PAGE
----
Saturday night, the storm had faded to a faint rumble in the distance and clouds on the horizon, headed out into the Gulf. I drove the truck into the city and parked near a bar called the Apple Barrel in Rene’s neighborhood. I could hear music from the street, and when I went through the door I was greeted by the scents of smoked meat, sawdust, and beer, a press of bodies, and a trio made up of saxophone, cello, and drum kit on a little stage set off by green velvet curtains.
Angelique and Rene were seated at a small square table near the stage. I made my way to them, and Rene rose with a merry, “Sarge!” and shook my hand heartily with both of his. Angelique greeted me much more demurely and kissed my cheek. As they had before, though, her eyes darted to over my shoulder and her face took on a look somewhere between confusion and wonder, but then her eyes met mine again and she gave me a brief, though sincere, smile.
“I brought a friend for you to meet,” she said into my ear once we had settled at the table again.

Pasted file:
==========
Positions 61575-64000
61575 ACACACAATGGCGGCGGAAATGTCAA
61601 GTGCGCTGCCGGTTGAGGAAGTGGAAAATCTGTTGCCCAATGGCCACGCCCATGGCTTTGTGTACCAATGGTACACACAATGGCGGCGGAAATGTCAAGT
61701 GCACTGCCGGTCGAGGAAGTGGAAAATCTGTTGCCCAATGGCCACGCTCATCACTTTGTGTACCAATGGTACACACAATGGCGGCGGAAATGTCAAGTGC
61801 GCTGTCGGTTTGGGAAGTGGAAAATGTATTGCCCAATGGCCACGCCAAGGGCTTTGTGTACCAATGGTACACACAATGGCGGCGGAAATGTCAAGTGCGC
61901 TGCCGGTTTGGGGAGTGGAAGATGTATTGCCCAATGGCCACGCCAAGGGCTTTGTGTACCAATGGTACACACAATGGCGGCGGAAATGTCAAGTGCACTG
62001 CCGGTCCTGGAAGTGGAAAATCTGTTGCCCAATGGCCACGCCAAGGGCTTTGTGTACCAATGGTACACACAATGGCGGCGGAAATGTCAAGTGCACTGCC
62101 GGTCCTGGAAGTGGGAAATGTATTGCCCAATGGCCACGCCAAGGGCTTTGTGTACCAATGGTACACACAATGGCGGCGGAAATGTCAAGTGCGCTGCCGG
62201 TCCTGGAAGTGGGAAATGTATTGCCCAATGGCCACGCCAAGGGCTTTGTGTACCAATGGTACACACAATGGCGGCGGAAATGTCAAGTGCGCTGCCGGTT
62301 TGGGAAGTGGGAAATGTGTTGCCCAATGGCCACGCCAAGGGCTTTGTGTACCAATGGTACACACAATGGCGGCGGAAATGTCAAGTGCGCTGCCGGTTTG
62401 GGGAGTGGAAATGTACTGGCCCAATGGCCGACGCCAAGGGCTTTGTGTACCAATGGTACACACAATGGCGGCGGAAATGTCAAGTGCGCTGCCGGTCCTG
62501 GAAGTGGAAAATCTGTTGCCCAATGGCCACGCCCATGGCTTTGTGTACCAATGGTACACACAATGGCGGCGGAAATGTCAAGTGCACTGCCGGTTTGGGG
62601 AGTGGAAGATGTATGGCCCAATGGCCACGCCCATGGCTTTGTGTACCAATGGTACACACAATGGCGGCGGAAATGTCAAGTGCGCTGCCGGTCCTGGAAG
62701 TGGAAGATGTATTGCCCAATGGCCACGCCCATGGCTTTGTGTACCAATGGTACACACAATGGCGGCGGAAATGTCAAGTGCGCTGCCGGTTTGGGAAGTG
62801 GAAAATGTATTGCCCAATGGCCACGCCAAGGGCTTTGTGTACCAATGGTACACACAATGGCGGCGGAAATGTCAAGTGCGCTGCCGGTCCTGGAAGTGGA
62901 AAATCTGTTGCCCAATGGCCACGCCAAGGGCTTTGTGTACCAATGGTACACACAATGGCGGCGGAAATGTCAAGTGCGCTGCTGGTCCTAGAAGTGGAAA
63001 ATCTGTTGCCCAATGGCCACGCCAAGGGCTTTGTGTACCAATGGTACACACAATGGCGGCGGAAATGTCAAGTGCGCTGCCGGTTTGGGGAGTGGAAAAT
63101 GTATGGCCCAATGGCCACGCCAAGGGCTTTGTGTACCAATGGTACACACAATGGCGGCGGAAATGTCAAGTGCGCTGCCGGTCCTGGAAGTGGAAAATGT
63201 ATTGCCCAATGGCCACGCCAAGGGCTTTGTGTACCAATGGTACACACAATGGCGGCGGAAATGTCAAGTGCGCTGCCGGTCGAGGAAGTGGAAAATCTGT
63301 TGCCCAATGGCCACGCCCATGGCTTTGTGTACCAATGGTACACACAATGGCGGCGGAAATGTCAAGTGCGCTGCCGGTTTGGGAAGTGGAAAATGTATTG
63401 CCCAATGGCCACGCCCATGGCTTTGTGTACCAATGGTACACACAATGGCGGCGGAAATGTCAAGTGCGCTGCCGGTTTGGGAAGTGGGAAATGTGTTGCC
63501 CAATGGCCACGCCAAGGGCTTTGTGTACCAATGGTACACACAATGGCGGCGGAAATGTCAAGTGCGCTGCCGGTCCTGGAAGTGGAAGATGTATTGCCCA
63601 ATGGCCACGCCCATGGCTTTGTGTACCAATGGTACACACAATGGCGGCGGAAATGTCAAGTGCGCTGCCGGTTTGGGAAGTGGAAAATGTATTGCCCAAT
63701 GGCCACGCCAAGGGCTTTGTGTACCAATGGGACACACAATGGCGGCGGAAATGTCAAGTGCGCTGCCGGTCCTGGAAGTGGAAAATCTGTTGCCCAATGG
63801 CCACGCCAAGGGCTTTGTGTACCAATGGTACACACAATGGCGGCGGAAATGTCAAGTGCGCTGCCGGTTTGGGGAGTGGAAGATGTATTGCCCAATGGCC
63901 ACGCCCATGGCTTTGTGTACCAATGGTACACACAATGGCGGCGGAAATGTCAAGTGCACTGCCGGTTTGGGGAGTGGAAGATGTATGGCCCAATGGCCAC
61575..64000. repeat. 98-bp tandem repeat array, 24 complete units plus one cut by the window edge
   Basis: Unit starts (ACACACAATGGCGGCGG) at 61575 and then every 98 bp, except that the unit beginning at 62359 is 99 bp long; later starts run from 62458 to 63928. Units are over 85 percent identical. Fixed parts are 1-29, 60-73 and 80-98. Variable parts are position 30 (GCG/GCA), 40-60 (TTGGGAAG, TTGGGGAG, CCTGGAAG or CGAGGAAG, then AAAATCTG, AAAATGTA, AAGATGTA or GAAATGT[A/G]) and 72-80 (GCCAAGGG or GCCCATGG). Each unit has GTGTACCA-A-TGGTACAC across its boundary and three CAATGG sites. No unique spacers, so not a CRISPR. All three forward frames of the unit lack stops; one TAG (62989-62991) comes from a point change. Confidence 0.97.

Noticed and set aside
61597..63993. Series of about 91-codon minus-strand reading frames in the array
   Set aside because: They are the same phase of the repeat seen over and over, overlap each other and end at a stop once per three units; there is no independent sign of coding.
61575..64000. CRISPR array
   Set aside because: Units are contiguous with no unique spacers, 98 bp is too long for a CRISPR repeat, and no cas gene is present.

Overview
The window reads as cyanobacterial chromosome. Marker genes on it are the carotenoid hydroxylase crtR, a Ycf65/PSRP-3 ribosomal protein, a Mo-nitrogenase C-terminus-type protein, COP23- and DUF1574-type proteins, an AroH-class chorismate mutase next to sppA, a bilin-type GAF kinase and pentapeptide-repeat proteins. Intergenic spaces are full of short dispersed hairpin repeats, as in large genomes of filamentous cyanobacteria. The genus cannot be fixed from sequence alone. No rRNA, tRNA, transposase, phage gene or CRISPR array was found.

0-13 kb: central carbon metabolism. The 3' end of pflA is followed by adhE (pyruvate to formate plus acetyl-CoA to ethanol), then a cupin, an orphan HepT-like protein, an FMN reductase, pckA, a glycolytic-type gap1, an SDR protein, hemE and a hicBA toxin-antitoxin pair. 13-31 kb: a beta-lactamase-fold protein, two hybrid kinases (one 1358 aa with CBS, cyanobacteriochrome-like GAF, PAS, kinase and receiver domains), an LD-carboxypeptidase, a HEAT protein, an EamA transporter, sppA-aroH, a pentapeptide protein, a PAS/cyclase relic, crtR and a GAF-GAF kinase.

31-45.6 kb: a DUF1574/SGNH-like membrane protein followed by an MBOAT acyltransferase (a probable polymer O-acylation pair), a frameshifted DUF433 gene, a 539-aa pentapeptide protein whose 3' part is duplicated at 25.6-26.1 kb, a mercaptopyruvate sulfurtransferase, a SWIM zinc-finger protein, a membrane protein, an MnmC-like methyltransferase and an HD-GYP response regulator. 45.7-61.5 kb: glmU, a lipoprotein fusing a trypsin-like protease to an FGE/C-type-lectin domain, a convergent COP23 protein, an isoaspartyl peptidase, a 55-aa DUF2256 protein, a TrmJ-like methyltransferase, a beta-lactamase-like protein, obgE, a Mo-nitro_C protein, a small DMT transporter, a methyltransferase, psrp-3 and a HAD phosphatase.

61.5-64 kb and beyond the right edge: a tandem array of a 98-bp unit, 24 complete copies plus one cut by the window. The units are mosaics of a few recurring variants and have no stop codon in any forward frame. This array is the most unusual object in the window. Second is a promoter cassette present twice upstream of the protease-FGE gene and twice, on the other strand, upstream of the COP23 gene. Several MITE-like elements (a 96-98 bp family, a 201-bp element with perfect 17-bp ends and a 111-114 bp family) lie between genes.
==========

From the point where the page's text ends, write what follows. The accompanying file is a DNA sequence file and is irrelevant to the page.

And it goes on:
“Angelique,” I began, “I appreciate the thought, but I don’t–“
“There he is now,” she said and my head whipped around to see a young man approaching our table, a pitcher of beer and four mugs in his hands. He was slight and slender, with dark hair that fell carelessly around his heart-shaped face, and crystal-blue eyes that met mine without faltering.
He smiled. I smiled back.
“This is Dorian Mayeux,” Angelique said as he took the empty chair beside me. “We grew up together.”
“Malcolm Carmichael.” We shook hands, and then out of respect for the music were quiet for a while, sipping our beers. Dorian’s and my eyes met more than once, and I was charmed at the way he would smile and faintly blush and look away again.
When the song had ended and the band left the stage, Dorian leaned close to me and said, “Where did you serve?”
“European theater,” I said.